Thousands of supporters returned piggy banks yesterday, with the DPP’s headquarters in Pingtung County receiving about 1,200 piggy banks within two hours of opening its doors at 10 am.In Taipei the DPP also said 50,000 people showed up to drop off piggy banks. Friends who were there said it certainly seemed like there were that many.
The DPP’s regional campaign headquarters in Greater Taichung also saw a huge response, with supporters bringing in piggy banks weighing 70kg on a shoulder-pole. In Chiayi County, a supporter showed up with three live piglets, which immediately became the focus of many photographs.
Meanwhile, despite the smear over a biotech investment (see post below this one) the DPP continues to gain momentum. Earlier today the NCCU prediction market was displaying irrational exuberance, with Tsai predicted to beat Ma by 9 points, and shares of Tsai selling for nearly $20 more than shares of Ma in the predicted winner market.
German press agency DPA turned in a surprisingly sympathetic article, despite a couple of errors. AP (in WaPo) reports that Tsai and Ma are now running neck and neck. It will be interesting to watch how the international media scores the last few intense weeks of this election. Don't forget there's a legislative election going on -- most everyone seems to, yet the legislature is in its way more important than the presidency.
The debate between the vice presidential candidates also seemed to go well for DPP Veep candidate Su. The key thing is that Su did not make any glaring errors. The DPP's game this time around seems to be a solid mistake-free ball control game. It makes for a bland election, but one I am very happy with.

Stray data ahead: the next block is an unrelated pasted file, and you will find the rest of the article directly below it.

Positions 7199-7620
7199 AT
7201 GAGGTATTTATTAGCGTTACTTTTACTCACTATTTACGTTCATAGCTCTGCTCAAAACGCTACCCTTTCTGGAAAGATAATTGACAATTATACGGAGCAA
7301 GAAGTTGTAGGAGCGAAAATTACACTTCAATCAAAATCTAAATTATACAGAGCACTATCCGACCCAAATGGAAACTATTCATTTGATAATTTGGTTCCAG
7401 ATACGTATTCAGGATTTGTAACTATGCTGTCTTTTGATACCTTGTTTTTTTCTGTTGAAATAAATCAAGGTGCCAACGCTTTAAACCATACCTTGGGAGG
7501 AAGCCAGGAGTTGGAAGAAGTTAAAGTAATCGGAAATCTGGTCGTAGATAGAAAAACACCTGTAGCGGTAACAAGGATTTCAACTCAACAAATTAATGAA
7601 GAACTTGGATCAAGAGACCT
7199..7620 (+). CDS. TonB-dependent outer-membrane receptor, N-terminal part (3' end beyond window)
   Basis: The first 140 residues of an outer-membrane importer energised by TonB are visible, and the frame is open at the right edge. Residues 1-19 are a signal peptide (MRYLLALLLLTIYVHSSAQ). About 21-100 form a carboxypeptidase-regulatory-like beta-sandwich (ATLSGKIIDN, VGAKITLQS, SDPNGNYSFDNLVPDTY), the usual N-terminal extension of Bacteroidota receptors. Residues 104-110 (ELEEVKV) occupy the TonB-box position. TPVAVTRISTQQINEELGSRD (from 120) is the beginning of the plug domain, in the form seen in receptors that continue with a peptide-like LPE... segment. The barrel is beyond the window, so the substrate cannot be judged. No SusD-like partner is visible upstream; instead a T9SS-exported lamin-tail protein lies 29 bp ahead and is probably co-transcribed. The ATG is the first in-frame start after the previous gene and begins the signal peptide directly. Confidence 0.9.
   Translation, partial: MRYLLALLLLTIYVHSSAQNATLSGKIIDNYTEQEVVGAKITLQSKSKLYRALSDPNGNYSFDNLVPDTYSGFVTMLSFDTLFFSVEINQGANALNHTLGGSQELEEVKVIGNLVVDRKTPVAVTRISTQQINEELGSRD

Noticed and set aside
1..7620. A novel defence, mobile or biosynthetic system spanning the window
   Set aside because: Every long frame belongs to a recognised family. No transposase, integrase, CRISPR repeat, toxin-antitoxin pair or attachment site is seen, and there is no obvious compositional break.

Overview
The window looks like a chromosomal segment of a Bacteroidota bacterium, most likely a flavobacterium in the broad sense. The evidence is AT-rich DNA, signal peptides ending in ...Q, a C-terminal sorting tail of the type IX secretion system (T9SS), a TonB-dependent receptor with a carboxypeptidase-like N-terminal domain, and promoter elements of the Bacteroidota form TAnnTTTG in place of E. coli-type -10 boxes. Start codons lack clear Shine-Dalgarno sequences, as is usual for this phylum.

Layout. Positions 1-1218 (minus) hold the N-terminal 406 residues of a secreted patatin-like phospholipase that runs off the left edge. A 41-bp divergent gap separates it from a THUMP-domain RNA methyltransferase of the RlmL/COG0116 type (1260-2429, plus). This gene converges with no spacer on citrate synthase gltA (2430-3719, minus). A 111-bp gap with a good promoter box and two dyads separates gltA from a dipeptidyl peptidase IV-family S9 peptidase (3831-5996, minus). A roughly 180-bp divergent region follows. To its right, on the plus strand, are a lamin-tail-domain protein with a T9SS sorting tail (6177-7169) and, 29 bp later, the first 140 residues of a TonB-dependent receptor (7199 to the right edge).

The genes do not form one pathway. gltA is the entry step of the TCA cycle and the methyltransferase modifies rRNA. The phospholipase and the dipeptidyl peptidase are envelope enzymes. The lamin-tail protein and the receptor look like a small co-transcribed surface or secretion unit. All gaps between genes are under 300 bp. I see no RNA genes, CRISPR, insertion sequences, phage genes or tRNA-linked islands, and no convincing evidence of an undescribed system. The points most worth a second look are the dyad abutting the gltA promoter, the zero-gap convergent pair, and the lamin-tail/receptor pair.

- China Post with a surprisingly good editorial on Chiu Yi and the ridiculous striptease allegation.
- Drew with a fantastic post on biking and KMT propaganda.
- Christian Science Monitor has a nice piece on Ma's proposal for a peace accord, which hurt his campaign badly. In it is mentioned Lai Shin-yuan, the TSU politician that Ma made head of the MAC. Remember when she was first appointed the international media crowed that she was a pro-independence politician?
But for Taiwan to actually sign an accord, which was first suggested in 2008, it would require more public support at home and more trust in Beijing than exist today, says Lai Shin-yuan, the Taiwanese government's top policymaker in relations with China.Looks like Lai learned to parrot the KMT line pretty fast, though as I noted in the post, she probably never was very green.
“The opposition intentionally exaggerated this issue,” she charges. “They don’t have a China policy, so they’re always stirring things up, always making accusations ahead of the election, saying we’re going to sell out Taiwan or unify or whatever.”
- JustRecently on the prediction market and polls here.
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